I like to use card sorts in my math classroom. I've been working on various sets. One popular set I created is for identifying the difference between linear and nonlinear functions. The card sort has 20 cards - 12 equations and 8 tables. Get the link below to the set of cards!
When I use card sorts, I don't always tell students the categories I'm looking for. I might tell them how many categories I want them to create. Keeping the categories open allows for a rich discussion about what they see on the cards, and how they choose to sort them. It allows students to show off their understanding of math vocabulary and to make connections that I might not have thought of.
A card sort can be used at several different levels. It can be used as a discovery activity, a pre-test, and a post-test. The sort can be used as both a formative and a summative activity. The card sort works well if you use math stations. Students can work on the card sorts individually or in pairs. Sorts can be glued into notebooks, or checked as they are completed on the desk.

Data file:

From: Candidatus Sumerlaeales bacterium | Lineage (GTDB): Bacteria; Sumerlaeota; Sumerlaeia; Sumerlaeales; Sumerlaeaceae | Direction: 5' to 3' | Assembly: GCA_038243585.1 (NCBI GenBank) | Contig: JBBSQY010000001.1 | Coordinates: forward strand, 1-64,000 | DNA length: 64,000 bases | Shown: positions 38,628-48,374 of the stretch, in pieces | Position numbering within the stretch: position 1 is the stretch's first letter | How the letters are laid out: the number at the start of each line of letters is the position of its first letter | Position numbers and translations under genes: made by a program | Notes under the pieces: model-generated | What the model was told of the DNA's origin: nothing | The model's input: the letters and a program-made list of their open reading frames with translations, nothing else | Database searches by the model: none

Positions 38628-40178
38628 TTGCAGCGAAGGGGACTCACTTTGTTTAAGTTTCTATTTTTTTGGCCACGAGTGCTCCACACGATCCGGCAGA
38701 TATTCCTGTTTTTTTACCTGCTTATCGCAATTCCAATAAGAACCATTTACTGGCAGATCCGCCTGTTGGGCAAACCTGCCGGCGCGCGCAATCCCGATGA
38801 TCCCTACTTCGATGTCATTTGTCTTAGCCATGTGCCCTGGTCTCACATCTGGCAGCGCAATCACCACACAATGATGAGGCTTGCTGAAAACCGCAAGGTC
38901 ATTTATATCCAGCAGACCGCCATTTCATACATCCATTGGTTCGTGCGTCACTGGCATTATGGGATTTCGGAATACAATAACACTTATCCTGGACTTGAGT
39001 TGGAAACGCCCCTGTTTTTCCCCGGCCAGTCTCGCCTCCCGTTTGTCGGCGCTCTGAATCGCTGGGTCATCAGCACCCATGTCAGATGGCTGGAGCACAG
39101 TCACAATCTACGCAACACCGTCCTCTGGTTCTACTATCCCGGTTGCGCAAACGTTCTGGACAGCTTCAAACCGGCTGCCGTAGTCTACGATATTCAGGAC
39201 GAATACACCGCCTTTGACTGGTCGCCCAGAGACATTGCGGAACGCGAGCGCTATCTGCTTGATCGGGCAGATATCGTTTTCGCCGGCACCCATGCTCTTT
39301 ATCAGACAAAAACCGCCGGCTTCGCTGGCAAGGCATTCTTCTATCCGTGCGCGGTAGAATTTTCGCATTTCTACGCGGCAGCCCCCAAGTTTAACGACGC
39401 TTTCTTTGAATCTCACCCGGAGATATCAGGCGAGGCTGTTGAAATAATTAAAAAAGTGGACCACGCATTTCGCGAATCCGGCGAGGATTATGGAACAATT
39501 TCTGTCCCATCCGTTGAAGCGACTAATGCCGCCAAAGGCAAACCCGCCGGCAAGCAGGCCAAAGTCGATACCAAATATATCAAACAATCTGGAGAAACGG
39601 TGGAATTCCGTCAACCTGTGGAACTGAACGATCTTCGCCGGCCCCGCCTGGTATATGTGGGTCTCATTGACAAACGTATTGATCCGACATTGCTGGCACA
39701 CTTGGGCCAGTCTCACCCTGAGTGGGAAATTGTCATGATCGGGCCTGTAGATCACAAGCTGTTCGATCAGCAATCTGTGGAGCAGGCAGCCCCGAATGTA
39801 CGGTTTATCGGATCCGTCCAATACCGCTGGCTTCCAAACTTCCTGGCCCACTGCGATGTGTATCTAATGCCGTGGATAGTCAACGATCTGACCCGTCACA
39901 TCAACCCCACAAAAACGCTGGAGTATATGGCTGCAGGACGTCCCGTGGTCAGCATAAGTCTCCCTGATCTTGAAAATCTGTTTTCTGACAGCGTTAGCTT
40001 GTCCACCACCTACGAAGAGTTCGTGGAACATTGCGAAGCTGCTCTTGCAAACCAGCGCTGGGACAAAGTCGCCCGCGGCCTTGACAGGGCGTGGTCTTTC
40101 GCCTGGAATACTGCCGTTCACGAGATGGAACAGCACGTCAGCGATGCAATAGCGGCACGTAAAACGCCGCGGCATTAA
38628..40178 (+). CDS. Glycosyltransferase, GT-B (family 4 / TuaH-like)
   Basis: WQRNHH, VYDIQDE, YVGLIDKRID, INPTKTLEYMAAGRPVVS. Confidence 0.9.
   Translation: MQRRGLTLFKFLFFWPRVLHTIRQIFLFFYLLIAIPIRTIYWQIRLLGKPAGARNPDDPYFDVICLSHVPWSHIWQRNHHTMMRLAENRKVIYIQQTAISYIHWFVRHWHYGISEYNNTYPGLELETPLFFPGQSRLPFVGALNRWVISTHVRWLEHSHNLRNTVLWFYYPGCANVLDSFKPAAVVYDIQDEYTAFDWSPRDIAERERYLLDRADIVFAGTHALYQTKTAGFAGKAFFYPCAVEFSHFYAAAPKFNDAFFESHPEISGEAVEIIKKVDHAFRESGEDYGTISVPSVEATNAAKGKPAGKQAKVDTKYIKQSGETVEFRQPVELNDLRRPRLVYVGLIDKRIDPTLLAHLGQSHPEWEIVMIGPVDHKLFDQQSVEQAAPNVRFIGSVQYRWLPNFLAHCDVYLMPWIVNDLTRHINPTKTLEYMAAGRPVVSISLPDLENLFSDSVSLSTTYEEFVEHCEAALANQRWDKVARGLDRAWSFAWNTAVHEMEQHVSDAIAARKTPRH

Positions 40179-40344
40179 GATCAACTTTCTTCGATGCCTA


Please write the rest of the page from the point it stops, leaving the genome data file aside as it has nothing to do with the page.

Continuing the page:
After sorting the cards, I like to ask students to create another set of cards - for each category. In creating their own set, they demonstrate understanding of the concepts. You can use student create cards for additional practice during the unit!
Check out the card sort ... it's free ... try it and let me know how it works for you!
On my Google Drive
Here are a few other card sort activities found online:
Functions and EveryDay Situations
Function ... Not a Function
Algebra Function Matching Cards (Table, Domain, Range, Graph, Mapping)
End Behavior cards
Parabola Match Up Activity
Quadratic Equations Conceptual Card Sort
PS ... How would you use this card sort? What cards would you add? What concepts work well as a sorting activity?
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